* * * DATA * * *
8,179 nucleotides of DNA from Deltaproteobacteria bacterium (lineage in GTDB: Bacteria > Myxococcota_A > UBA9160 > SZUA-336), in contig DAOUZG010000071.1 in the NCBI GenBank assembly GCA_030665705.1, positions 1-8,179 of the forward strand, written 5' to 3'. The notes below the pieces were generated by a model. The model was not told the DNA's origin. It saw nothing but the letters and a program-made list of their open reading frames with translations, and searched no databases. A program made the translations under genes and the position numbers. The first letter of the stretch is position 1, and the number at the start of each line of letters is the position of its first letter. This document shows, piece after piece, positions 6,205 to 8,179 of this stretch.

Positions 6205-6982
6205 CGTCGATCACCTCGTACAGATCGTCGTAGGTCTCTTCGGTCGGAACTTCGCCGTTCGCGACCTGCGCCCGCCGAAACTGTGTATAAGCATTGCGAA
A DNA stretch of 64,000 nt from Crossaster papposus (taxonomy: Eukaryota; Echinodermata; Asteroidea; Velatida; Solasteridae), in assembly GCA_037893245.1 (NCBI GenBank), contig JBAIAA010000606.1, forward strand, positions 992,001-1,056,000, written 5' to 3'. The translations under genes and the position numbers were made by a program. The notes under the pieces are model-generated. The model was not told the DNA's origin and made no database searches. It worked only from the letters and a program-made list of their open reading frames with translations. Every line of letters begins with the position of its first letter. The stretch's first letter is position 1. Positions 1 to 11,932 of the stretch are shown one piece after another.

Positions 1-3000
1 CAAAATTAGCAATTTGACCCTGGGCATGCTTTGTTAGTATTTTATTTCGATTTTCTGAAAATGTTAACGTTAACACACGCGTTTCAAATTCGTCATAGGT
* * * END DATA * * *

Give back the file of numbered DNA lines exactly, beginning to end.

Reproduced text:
8,179 nucleotides of DNA from Deltaproteobacteria bacterium (lineage in GTDB: Bacteria > Myxococcota_A > UBA9160 > SZUA-336), in contig DAOUZG010000071.1 in the NCBI GenBank assembly GCA_030665705.1, positions 1-8,179 of the forward strand, written 5' to 3'. The notes below the pieces were generated by a model. The model was not told the DNA's origin. It saw nothing but the letters and a program-made list of their open reading frames with translations, and searched no databases. A program made the translations under genes and the position numbers. The first letter of the stretch is position 1, and the number at the start of each line of letters is the position of its first letter. This document shows, piece after piece, positions 6,205 to 8,179 of this stretch.

Positions 6205-6982
6205 CGTCGATCACCTCGTACAGATCGTCGTAGGTCTCTTCGGTCGGAACTTCGCCGTTCGCGACCTGCGCCCGCCGAAACTGTGTATAAGCATTGCGAA
A DNA stretch of 64,000 nt from Crossaster papposus (taxonomy: Eukaryota; Echinodermata; Asteroidea; Velatida; Solasteridae), in assembly GCA_037893245.1 (NCBI GenBank), contig JBAIAA010000606.1, forward strand, positions 992,001-1,056,000, written 5' to 3'. The translations under genes and the position numbers were made by a program. The notes under the pieces are model-generated. The model was not told the DNA's origin and made no database searches. It worked only from the letters and a program-made list of their open reading frames with translations. Every line of letters begins with the position of its first letter. The stretch's first letter is position 1. Positions 1 to 11,932 of the stretch are shown one piece after another.

Positions 1-3000
1 CAAAATTAGCAATTTGACCCTGGGCATGCTTTGTTAGTATTTTATTTCGATTTTCTGAAAATGTTAACGTTAACACACGCGTTTCAAATTCGTCATAGGT